Even in more developed countries where larger proportions of mothers work in science-related fields, girls experience so many negative emotions about math that often they avoid the subject altogether. New research suggests factors beyond performance are driving higher rates of math anxiety in girls.
David Geary, professor of psychological science at the University of Missouri, said:
“We analyzed student performance in 15-year-olds from around the world along with socioeconomic indicators in more than 60 countries and economic regions, including the US and the United Kingdom.
Analysis revealed that girls’ mathematics anxiety was not related to the level of their mothers’ engagement in STEM (science, technology, engineering, and mathematics) careers, nor was it related to gender equality in the countries we studied.
In fact, the gender difference in mathematics anxiety was larger in more gender-equal and developed countries. In more developed countries, boys’ and girls’ mathematics performance was higher and their mathematics anxiety was lower, but this pattern was stronger for boys than for girls.”
In 59 percent of the countries analyzed, gender anxiety differences are more than twice the magnitude of gender differences in mathematics performance, suggesting there is more to the story than performance alone.
Policies Have Failed
The study also analyzed the possible role of parental views on the value and importance of mathematics for their daughters and sons. Perhaps, surprisingly, parents in more developed countries placed a stronger emphasis on the math ability of their sons than their daughters, despite the fact that more developed countries have larger proportions of mothers working in STEM fields.
“Policies to attract more girls and women into subjects such as computer science, physics, and engineering have largely failed,”
says Gijsbert Stoet, reader in psychology at the University of Glasgow and coauthor of the study published in PLOS ONE.
“Gender equality is a key humanistic value in enlightened and developed societies, but our research shows that policymakers cannot rely on it as the sole factor in getting more girls into subjects like physics and computer science. It is fair to say that nobody knows what will actually attract more girls into these subjects. Policies and programs to change the gender balance in non-organic STEM subjects have just not worked.”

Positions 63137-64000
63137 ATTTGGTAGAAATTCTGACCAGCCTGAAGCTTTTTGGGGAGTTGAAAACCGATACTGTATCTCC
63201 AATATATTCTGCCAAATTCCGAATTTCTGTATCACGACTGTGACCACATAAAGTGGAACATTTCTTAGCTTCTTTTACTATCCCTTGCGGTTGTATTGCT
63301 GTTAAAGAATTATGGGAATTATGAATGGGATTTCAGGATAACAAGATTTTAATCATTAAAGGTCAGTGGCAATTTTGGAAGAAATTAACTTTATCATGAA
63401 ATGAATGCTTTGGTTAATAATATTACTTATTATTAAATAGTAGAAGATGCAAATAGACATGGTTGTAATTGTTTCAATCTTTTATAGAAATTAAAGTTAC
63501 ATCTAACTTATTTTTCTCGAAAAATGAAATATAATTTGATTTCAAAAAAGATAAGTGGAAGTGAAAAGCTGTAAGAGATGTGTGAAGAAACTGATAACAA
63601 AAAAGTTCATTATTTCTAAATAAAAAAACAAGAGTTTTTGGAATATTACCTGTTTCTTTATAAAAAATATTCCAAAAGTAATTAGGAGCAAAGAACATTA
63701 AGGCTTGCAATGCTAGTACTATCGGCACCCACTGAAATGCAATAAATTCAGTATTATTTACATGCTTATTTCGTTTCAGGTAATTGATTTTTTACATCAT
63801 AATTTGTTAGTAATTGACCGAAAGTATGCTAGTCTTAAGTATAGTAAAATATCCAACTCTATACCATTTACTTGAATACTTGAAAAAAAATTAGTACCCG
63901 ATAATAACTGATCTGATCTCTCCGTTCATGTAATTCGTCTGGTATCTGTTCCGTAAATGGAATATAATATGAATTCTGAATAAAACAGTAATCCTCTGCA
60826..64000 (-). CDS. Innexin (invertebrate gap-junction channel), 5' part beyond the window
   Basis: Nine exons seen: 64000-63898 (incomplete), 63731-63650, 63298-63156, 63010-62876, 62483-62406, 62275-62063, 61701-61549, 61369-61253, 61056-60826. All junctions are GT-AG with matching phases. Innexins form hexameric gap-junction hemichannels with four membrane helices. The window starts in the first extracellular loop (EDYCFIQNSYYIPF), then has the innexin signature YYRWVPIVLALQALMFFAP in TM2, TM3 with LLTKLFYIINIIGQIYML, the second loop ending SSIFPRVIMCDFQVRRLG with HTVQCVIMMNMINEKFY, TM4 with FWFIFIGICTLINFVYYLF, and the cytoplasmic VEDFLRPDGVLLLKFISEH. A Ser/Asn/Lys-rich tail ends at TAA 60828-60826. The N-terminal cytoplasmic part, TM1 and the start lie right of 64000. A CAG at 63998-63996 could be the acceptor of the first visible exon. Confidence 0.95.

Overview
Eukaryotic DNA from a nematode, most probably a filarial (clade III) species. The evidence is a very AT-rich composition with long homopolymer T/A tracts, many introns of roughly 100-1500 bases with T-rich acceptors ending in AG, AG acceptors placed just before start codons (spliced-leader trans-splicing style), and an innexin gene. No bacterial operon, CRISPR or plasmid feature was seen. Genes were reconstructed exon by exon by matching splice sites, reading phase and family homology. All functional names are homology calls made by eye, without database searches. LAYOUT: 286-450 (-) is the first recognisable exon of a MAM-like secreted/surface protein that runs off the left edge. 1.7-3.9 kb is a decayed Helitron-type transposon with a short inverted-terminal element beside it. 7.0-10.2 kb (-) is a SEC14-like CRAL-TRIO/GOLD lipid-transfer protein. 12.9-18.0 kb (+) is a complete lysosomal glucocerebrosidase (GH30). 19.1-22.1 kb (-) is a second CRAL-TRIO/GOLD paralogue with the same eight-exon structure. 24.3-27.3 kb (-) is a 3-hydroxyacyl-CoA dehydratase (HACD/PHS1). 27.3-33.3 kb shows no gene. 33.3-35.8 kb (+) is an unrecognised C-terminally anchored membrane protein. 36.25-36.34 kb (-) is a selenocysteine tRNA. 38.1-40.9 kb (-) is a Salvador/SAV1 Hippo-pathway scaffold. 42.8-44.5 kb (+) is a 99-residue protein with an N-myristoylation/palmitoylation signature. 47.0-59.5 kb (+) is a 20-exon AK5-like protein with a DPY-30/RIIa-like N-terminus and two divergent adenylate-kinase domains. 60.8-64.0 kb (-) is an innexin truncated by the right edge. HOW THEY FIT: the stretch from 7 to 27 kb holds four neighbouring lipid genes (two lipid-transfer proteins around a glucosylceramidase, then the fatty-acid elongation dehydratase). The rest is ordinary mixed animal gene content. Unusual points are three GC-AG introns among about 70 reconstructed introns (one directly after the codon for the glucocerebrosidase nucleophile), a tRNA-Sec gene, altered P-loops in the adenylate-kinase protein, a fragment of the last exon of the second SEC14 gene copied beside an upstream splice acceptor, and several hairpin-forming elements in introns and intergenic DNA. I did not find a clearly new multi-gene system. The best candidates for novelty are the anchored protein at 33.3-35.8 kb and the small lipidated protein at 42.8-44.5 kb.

Stoet G, Bailey DH, Moore AM, Geary DC (2016)
Countries with Higher Levels of Gender Equality Show Larger National Sex Differences in Mathematics Anxiety and Relatively Lower Parental Mathematics Valuation for Girls
PLoS ONE 11(4): e0153857. doi:10.1371/journal.pone.0153857
Despite international advancements in gender equality across a variety of societal domains, the underrepresentation of girls and women in Science, Technology, Engineering, and Mathematics (STEM) related fields persists. In this study, we explored the possibility that the sex difference in mathematics anxiety contributes to this disparity. More specifically, we tested a number of predictions from the prominent gender stratification model, which is the leading psychological theory of cross-national patterns of sex differences in mathematics anxiety and performance. To this end, we analyzed data from 761,655 15-year old students across 68 nations who participated in the Programme for International Student Assessment (PISA). Most importantly and contra predictions, we showed that economically developed and more gender equal countries have a lower overall level of mathematics anxiety, and yet a larger national sex difference in mathematics anxiety relative to less developed countries. Further, although relatively more mothers work in STEM fields in more developed countries, these parents valued, on average, mathematical competence more in their sons than their daughters. The proportion of mothers working in STEM was unrelated to sex differences in mathematics anxiety or performance. We propose that the gender stratification model fails to account for these national patterns and that an alternative model is needed. In the discussion, we suggest how an interaction between socio-cultural values and sex-specific psychological traits can better explain these patterns. We also discuss implications for policies aiming to increase girls’ STEM participation.[/alert-announce]
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